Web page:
I'm learning Complex Analysis and need to verify my work to this problem since my textbook does not provide any solution:

If $f$ is entire and $\lim_\limits{z\to\infty} \dfrac{f(z)}{z} = 0$ show that $f$ is constant.

My work and thoughts:

From the $\varepsilon$ — $\delta$ definition of the limit we have that $$\forall{\varepsilon} > 0, \exists{n_0} \in \mathbb{N} : \forall{\left|z\right|} \geq n: \left| \frac{f(z)}{z} \right| < \varepsilon \iff \frac{\left| f(z) \right|}{\left| z \right|} < \varepsilon\iff \left| f(z) \right| < \varepsilon \left| z \right|.$$

Now let $C_R = \{z \in \mathbb{C} : \left| z \right| = R \}$.

For every $\left| z \right| < R$, by Cauchy's integral formula for derivatives we have that

$$ \left| f'(z) \right| = \frac{1}{2 \pi } \left| \int_{|\zeta|=R} \frac{f(\zeta)}{(\zeta - z)^2} \, d\zeta \right|= \frac{1}{2 \pi } \left| \int_{0}^{2\pi} \frac{f(\zeta)}{(\zeta - z)^2} \, \zeta'(t) dt \right| \le$$

$$\le \frac{1}{2\pi} \frac{\varepsilon \left| z \right|}{(R - \left| z \right|)^2} 2\pi R = \frac{\varepsilon \left| z \right|}{(R - \left| z \right|)^2} R.$$

Thus, letting $R \rightarrow \infty$ yields the desired result, that is $$\left| f'(z) \right| \leq \lim_{R \to \infty} \frac{\varepsilon \left| z \right|}{(R - \left| z \right|)^2} R = 0 \implies f(z) = c \;\; \text{with} \; c \in \mathbb{C}.$$

Is my work correct? Are there parts of the proof that need improvements? I'm also looking for other (possibly quicker) solutions using the "big guns" theorems. The only one I'm familiar with is Picard's little theorem but it doesn't apply here.

  • $\begingroup$ Yet another method might be to consider the function $g(z) := f(\frac{1}{z})$ and prove that g is entire (only have to check that g has a removable singularity at 0). Now go back to the Taylor expansion of f at $\infty$ and conclude $\endgroup$ – TheOscillator Apr 17 '16 at 10:33

There is a flaw in the proof. Note that for the given $\epsilon>0$, $|f(z)|<\epsilon |z|$ for $|z|>n_0$.

Therefore, on $|\zeta|=R$, $|f(\zeta)|<\epsilon |\zeta|=\epsilon R$. Then, we can write for $R>z$

$$\begin{align} |f'(z)|&=\left|\frac{1}{2\pi i}\oint_{|\zeta|=R}\frac{f(\zeta)}{(\zeta-z)^2}\,d\zeta\right|\\\\ &\le \frac{1}{2\pi}\frac{\epsilon R}{(R-|z|)^2}\,(2\pi R)\\\\ &=\epsilon \frac{R^2}{(R-|z|)^2} \end{align}$$

As $R\to \infty$, we find that for any $\epsilon>0$, there exists a number $n_0$, such that whenever $|z|>n_0$, $|f'(z)|<\epsilon$. We can conclude from this only that

$$\lim_{z\to \infty}f'(z)=0$$

Another approach is to write $f(z)$ in terms of its Taylor series. Then, we see that

$$\begin{align} \lim_{z\to \infty}\frac{f(z)}{z}&=\lim_{z\to \infty}\sum_{n=0}^\infty \frac{f^{(n)}(0)}{n!}z^{n-1}\\\\ &=\lim_{z\to \infty}\left(\frac{f(0)}{z}+f'(0)+\frac12 f''(0)z+\cdots \right)\\\\ &=0 \end{align}$$

only if all terms in the series are zero, except possibly $f(0)$. Therefore, $f(z)$ must be a constant.

  • $\begingroup$ I was looking back to your answer to prepare myself for an exam and I think there's a typo in the series expansion of $f(z)/z$. For $n=2$ the term in the series is $\frac12 f''(0)z^1$ (the power of $z$ should be $1$). $\endgroup$ – Von Kar Jul 2 '16 at 19:52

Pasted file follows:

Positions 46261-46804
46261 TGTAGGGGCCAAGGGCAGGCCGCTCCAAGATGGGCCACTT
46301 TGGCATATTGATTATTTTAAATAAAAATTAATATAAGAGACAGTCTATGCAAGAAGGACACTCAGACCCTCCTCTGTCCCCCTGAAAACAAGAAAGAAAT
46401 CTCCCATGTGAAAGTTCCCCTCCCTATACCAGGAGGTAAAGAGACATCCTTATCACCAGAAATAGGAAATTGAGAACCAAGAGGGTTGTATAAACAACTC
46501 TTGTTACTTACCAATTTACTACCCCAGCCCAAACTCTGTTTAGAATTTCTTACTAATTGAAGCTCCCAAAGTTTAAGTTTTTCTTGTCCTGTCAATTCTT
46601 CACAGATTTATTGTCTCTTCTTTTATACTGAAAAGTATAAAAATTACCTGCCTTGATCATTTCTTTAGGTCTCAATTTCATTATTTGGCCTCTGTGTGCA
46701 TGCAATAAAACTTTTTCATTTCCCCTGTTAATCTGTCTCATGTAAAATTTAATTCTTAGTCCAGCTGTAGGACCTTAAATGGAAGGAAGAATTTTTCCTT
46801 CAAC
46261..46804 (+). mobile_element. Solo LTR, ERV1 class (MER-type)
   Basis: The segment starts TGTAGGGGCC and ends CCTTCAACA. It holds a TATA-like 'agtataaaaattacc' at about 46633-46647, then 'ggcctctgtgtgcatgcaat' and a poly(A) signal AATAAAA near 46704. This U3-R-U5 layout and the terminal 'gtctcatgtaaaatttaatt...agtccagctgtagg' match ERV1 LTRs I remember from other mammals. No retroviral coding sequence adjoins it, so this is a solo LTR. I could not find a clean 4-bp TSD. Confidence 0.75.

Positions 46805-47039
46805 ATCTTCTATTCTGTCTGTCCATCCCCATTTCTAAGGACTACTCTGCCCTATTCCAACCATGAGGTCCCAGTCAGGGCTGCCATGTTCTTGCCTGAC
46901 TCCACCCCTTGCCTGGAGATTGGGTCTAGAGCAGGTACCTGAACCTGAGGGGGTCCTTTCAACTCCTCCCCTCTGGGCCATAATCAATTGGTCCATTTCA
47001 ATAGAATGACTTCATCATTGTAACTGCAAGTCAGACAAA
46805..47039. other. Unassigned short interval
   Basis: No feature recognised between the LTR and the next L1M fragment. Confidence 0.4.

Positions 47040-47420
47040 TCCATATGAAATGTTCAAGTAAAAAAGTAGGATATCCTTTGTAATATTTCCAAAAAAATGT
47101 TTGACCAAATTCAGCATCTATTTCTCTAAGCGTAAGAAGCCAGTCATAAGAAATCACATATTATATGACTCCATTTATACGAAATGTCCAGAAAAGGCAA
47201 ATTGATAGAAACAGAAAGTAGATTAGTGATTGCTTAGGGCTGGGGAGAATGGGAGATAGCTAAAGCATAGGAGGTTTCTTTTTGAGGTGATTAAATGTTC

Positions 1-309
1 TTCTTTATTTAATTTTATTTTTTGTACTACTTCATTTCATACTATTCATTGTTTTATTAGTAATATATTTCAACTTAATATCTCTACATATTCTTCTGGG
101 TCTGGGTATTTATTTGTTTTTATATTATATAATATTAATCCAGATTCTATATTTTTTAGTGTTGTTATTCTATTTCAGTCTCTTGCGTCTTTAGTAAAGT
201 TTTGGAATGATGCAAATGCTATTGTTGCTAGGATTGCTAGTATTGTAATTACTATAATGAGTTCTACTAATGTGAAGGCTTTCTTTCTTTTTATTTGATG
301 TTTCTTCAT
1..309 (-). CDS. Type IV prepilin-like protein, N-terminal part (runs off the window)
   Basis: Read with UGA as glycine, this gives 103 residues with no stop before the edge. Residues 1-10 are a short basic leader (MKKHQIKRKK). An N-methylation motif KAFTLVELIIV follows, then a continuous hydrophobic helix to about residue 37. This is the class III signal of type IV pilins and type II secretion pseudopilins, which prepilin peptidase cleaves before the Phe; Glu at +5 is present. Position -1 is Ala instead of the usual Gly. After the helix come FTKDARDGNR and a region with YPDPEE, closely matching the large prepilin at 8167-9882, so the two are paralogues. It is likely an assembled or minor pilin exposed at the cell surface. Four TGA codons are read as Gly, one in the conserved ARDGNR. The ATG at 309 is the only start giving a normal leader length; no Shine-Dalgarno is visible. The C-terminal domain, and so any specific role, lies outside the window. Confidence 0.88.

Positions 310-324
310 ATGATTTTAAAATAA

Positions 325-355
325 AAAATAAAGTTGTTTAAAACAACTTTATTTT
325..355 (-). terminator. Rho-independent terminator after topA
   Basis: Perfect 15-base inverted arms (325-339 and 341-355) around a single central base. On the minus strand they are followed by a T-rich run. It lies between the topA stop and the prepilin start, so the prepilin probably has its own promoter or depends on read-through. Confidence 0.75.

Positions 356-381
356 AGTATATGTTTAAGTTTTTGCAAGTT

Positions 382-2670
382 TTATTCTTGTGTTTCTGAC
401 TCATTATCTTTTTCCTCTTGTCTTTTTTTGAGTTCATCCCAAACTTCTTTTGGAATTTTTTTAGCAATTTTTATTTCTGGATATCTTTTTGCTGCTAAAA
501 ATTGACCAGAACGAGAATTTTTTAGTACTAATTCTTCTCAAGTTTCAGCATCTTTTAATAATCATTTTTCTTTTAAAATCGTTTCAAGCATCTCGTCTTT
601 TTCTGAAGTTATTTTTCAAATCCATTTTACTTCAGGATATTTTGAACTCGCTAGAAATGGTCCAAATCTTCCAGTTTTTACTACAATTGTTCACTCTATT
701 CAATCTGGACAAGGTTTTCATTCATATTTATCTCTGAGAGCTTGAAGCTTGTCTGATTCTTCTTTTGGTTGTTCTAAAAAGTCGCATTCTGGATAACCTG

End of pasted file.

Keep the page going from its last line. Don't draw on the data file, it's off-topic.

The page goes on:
• $\begingroup$ Von, yes you're correct. I've edited. $\endgroup$ – Mark Viola Jul 2 '16 at 20:24
  • $\begingroup$ @MarkViola Sorry for a question about your answer from a year ago. Regarding the second approach, can you please explain how should one justify it? For example, if we write the taylor expansion of $e^{-x}=1-x+\frac{x^{2}}{2}-\frac{x^3}{3}+....$ then the limit as $x$ goes to infinity is zero, but non of the coeffiecients is zero... Thanks in advance for any comment! $\endgroup$ – Kiko May 4 '18 at 17:06
  • $\begingroup$ @kiko One cannot say that $\lim_{z\to \infty}e^{-z}=0$ for $z\in \mathbb{C}$. $\endgroup$ – Mark Viola May 4 '18 at 17:27
  • 1
    $\begingroup$ @Kiko That suffices. $\endgroup$ – Mark Viola May 4 '18 at 17:37

A simpler solution with the use of maximum modulus theorem.

Define $g : \mathbb{C} \rightarrow \mathbb{C}$, $g(z)=\begin{cases} \frac{f(z)-f(0)}{z-0}, & \text{if }z \neq 0 \\ f'(0), & \text{if }z=0 \end{cases}$

So $g$ is also an entire function by addition and quotient of entire functions. $\lim_{z\to\infty}|g(z)|=\lim_{z\to\infty} |\frac{f(z)}{z}|=0$. So $\exists L$ such as $\forall z > L, |g(z)|< \epsilon$. In particular it is true on the circle of center $0$ and of radius $L$.

With the maximum modulus theorem we have that the $max$ of $g$ on the closed discus of center $0$ and of radius $L$ is equal to the $max$ of $g$ on the circle of center $0$ and of radius $L$. So $\forall z \in \mathbb{C}, |g(z)|< \epsilon$. So $\forall z \in \mathbb{C}, g(z)=0$. So $\forall z \in \mathbb{C},f(z)=f(0)$. So $f$ is constant.

  • $\begingroup$ Jennifer, I was proceeding under the assumption that the OP had not yet learned either the maximum modulus principle or Liouville's Theorem. And the series approach that I presented seems to be quite straightforward. ;-)) -Mark $\endgroup$ – Mark Viola Apr 16 '16 at 20:35
  • $\begingroup$ Oh my remark of simpler was not about your solution, but about OP's approach, actually I did not see your answer while I was writing mine. But indeed your approach is concise and more straightforward. :) $\endgroup$ – Jennifer Apr 16 '16 at 20:37
  • $\begingroup$ Jennifer, no worry at all please. You've posted a solid answer! Well done. -Mark $\endgroup$ – Mark Viola Apr 16 '16 at 20:38

As @Dr.Mv said, we have that $\lim_{z\rightarrow\infty}f'(z)=0$, which means that $f'$ is bounded. By Liouville's theorem $f'$ is constant and, since $\lim_{z\rightarrow\infty}f'(z)=0$, $f'=0$. Thus , $f$ is constant.

  • 1
    $\begingroup$ Chris, this is fine. I was proceeding under the assumption that the OP had not yet learned either the maximum modulus principle or Liouville's Theorem. -Mark $\endgroup$ – Mark Viola Apr 16 '16 at 20:33

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